Delays Are Not Denials

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J. Lee Grady

When Mary and Martha sent news to Jesus that their brother, Lazarus, was about to die, Jesus didn’t respond the way his friends expected. He actually snubbed their request. The Bible says when Jesus heard that Lazarus was sick, “He then stayed two days longer in the place where He was” (John 11:6, NASB).

For those two anxious women, that was a very, very, very long time. Doubts tormented them. They thought: What kind of friend is Jesus, anyway? Why didn’t He rush to our aid? Mary was especially troubled by Jesus’ seemingly insensitive delay. 

When Jesus finally arrived in Bethany, everybody in the village was mourning. And Mary’s faith was as cold as Lazarus’ corpse. 

She didn’t even want to talk to Jesus. She stayed in the house while her sister went to ask Jesus why He took so long (see v. 20). Most likely Mary was sulking, maybe even struggling with feelings of anger toward Jesus because He was so late.

Many of us get stuck in this place of disappointment. We get upset and confused when God doesn’t work according to our timetable. 

Perhaps you have been asking Jesus to intervene in your crisis. You may need Him to rescue a wayward child, restore a broken relationship, heal your body (or someone else’s) or salvage a dream that is on its deathbed. It may seem that Jesus is so busy meeting the needs of others that He dropped you from His priority list. 

Like Mary of Bethany, you may feel that Jesus waited too long. Your problem seems so serious, and your dream so lifeless, that now Jesus can’t help you. It’s over. 

When we face these frustrating delays, we automatically assume that He is denying us, neglecting us or rejecting us. So we throw a childish pity party. We go in our rooms, close our doors, shut out the pain and stay as far away from Jesus as possible. 

We find it difficult to pray when we are in a faith crisis. The devil tells us that Jesus doesn’t care, that our prayers are meaningless and that there is no reward for believing in Him. Some of us, if we have melancholy tendencies, also beat ourselves up with the classic “I guess I just don’t have enough faith” line.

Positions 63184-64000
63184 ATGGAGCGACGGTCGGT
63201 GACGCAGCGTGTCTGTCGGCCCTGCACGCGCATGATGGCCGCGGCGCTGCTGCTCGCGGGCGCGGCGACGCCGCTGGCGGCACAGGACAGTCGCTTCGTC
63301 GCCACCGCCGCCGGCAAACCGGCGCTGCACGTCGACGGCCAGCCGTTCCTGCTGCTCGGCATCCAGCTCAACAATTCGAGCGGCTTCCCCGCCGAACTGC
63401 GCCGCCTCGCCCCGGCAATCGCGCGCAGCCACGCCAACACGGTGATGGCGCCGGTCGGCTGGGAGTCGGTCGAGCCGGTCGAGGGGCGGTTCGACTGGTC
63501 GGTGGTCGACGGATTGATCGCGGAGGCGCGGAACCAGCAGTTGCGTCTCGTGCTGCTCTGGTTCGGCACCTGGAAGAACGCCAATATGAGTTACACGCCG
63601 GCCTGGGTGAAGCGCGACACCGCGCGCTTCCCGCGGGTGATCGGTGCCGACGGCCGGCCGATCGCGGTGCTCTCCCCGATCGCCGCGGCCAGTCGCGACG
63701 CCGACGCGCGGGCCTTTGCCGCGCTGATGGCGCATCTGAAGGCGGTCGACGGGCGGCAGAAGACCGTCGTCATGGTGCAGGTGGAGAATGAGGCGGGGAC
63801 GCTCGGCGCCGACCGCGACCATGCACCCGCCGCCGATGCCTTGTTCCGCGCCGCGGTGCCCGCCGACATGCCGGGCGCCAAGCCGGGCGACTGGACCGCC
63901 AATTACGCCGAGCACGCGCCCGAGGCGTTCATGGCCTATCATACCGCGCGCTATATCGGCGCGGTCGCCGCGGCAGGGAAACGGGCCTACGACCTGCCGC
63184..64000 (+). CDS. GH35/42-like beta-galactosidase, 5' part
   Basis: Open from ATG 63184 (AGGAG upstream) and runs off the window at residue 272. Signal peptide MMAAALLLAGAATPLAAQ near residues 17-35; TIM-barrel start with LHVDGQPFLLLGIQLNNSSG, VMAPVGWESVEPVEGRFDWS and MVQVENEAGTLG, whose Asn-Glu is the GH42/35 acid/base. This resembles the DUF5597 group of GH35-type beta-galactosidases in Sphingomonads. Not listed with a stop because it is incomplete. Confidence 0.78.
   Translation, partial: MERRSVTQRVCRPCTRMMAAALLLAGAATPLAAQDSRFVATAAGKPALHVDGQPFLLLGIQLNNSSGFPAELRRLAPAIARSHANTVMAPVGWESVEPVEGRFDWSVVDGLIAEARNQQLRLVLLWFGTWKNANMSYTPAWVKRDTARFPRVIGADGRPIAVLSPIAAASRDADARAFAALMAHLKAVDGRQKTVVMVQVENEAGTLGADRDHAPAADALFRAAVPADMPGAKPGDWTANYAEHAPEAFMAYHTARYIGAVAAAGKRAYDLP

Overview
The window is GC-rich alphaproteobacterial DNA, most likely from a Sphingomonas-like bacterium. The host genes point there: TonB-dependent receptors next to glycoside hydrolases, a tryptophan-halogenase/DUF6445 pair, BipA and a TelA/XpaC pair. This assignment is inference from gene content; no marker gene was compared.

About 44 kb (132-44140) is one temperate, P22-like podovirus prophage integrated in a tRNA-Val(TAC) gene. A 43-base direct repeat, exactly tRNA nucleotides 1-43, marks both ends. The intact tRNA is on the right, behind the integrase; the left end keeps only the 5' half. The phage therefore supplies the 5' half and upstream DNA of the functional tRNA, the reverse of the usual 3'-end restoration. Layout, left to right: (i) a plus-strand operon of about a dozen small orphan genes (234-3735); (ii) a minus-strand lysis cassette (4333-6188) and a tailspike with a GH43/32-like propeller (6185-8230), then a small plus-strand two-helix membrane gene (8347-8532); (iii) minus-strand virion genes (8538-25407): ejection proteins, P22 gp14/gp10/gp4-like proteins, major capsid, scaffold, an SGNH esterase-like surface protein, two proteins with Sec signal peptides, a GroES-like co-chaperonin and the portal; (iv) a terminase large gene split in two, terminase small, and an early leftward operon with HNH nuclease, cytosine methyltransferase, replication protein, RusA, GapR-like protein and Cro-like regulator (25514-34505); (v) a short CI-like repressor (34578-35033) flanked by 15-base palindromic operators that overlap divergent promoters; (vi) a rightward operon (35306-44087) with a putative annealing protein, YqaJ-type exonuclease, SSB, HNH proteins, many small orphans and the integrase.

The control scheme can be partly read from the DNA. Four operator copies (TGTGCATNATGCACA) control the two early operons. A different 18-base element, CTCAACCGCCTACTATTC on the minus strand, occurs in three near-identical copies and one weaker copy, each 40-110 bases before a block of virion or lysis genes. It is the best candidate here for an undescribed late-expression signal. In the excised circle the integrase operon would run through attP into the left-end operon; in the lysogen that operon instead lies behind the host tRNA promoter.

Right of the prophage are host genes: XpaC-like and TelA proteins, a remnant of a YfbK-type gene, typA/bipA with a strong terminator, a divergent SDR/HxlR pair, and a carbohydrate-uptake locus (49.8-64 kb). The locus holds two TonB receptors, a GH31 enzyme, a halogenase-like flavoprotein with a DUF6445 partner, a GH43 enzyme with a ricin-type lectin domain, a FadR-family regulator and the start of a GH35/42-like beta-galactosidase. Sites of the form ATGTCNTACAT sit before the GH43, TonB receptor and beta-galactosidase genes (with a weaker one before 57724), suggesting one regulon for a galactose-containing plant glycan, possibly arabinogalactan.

Thankfully Mary did not stay in her self-made prison of discouragement. The Bible says that when Jesus arrived at Lazarus’ tomb, Mary ran to him and knelt at His feet—the place where she began her journey of discipleship (see Luke 10:39). After all her moping, she returned to the only place where life’s struggles make sense. She stopped asking why. She focused on Who

She knelt in His presence, not to ask Him why He let Lazarus die but simply to gain strength from being with Him. She left behind the whining immaturity that demands Jesus must act a certain way. She chose to grow up.

When she surrendered her life to Him that day, she was saying that she would follow Him not only in the good times but also on the dark days when she couldn’t see His love through the clouds of grief, suffering and pain.

There, at Jesus’ feet, Mary caught a glimpse of Jesus like she’d never seen Him before. He wept for Lazarus, and then He commanded his lifeless body to come to life. Mary would have missed the miracle if she’d stayed in seclusion. She needed to see that God’s delays are not denials—and that Jesus’ timing is perfect.

Have you been sinking into dispair because your dream has died—and you think Jesus doesn’t care? Run back to Him and take your place at His feet. 

True disciples know that life operates on God’s schedule, not ours. Press through your doubts, surrender your deadlines, renounce your impatience and renew your trust in Jesus, who is the sovereign Lord over your circumstances. 



J. Lee Grady was editor of Charisma for 11 years. He now serves as contributing editor while devoting more time to ministry. You can find him on the Web at themordecaiproject.com. His latest book is The Holy Spirit Is Not for Sale.

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